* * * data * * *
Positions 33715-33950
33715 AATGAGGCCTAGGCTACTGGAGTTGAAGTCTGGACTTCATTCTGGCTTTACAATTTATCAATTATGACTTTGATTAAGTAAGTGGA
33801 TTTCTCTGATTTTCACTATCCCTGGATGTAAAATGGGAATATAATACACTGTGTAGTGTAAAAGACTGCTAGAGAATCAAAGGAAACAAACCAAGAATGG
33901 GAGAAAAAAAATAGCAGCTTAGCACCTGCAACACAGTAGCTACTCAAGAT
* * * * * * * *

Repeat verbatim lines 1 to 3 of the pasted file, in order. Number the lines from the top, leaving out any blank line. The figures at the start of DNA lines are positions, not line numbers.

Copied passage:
Positions 33715-33950
33715 AATGAGGCCTAGGCTACTGGAGTTGAAGTCTGGACTTCATTCTGGCTTTACAATTTATCAATTATGACTTTGATTAAGTAAGTGGA
33801 TTTCTCTGATTTTCACTATCCCTGGATGTAAAATGGGAATATAATACACTGTGTAGTGTAAAAGACTGCTAGAGAATCAAAGGAAACAAACCAAGAATGG